Geologic carbon capture and storage (CCS) is the process of capturing carbon dioxide (CO2) from the point of release and permanently storing it in deep, underground rock formations. To achieve this, the CO2 is separated from other gases, pressurized to a nearly liquid state, transported to an appropriate storage location, and injected deep underground for permanent isolation from the atmosphere. Geologic CCS approaches are an attractive option for mitigating CO2 emissions due to the widespread presence and storage capacity of suitable geologic CCS settings, including deep saline formations, basalt formations, oil and gas reservoirs, and unmineable coal beds.
Deep Saline Formations
Deep saline formations are layers of porous rocks, such as sandstones, that are filled with salty water called brine. Overlaying the porous rocks is an impermeable rock layer, such as shale or clay. This dense top rock layer is important for geologic CCS because it functions as a seal to effectively 'trap' the injected CO2 underground. Due to their extensive presence around the world, deep saline formations are estimated to have the largest storage capacity for CO2 injection and storage.
Flood Basalt Formations
Flood basalts are formed when very large volcanic eruptions create expansive lava flows that cool and solidify into thick basaltic rock formations. These flood basalts are composed of individual flows tens to hundreds of layers thick. The fast-cooling tops of basalt flows are full of cracks and holes, while the slower-cooling interiors form dense, impermeable barriers. Similar to saline formations, the porous rock layers of flood basalts are well suited to store CO2, while the dense overlying rock layers serve as a 'cap rock' and seal the CO2 underground. Laboratory experiments suggest that basalt rocks are unique in that they can rapidly convert injected CO2 into solid carbonate minerals, thereby permanently trapping and storing the CO2.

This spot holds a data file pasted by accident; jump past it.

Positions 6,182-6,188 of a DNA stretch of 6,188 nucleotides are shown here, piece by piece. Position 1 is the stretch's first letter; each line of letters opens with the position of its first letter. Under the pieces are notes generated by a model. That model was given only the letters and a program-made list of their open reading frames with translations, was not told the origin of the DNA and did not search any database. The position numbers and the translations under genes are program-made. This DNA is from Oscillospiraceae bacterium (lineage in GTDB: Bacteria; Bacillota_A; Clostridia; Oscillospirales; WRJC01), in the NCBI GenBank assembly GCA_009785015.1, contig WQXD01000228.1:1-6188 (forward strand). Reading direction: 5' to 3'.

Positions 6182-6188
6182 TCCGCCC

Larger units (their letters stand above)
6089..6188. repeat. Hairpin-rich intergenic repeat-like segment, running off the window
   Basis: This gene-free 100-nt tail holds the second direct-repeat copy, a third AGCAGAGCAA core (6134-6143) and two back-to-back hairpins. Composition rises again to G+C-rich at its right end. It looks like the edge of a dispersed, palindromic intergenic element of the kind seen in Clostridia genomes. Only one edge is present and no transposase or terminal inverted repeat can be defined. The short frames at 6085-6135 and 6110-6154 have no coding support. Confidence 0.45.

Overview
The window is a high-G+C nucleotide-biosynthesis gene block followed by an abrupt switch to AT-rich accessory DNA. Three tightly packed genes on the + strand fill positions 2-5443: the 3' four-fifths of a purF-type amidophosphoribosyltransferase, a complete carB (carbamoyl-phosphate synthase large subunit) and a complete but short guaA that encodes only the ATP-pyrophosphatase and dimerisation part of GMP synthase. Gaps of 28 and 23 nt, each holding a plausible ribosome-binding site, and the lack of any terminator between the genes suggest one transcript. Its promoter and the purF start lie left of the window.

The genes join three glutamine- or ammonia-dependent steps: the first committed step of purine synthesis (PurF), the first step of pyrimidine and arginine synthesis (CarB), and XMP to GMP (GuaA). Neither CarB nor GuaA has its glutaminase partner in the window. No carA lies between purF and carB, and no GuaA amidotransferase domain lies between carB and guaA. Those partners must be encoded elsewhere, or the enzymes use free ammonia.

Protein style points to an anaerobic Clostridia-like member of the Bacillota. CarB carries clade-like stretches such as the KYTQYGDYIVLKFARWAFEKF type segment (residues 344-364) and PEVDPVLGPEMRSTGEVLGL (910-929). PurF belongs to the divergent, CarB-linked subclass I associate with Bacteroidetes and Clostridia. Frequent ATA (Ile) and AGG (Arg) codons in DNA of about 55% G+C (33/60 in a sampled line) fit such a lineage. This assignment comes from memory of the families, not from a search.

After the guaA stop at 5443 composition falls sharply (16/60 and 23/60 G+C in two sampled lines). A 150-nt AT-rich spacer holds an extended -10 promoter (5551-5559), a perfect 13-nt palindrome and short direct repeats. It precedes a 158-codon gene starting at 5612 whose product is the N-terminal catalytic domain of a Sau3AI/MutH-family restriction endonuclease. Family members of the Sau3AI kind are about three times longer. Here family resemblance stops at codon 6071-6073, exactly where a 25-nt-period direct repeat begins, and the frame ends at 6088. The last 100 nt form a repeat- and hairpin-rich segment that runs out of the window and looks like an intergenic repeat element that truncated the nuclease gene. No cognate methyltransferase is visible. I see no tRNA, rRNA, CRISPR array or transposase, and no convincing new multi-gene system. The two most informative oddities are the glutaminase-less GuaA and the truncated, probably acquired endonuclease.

Oil and Gas Reservoirs
CO2 has been injected into underground oil reservoirs for more than 30 years as a method to increase oil production, known as enhanced oil recovery (EOR). When CCS activities involve an enhanced fuel recovery component, such as EOR, the process is referred to as carbon capture, utilization, and storage (CCUS). As CO2is injected into the oil reservoir, it mixes with the oil decreases its viscosity. The lower viscosity level allows the oil to move freely towards production wells and increases overall production. EOR is an attractive option for underground CCS because the costs associated with CCS are offset by the revenue from recovery of additional oil, which may have otherwise remained underground. Any CO2 that is produced with the oil is re-injected back into the reservoir as part of a closed loop system.
Unmineable Coal Seams
Coal seams that are too deep or too thin to be economically viable are referred to as unmineable coal seams. CCS in unmineable coal seams is usually done in conjunction with enhanced coal bed methane recovery (ECBM), implying it is a CCUS strategy. As CO2 is injected into the coal, it adheres to the coal surface, displacing methane-rich gas that was previously adsorbed to the coal and that can now be recovered. Like EOR, ECBM is economically beneficial because the costs of CCS are offset by the capital gained from the methane recovery.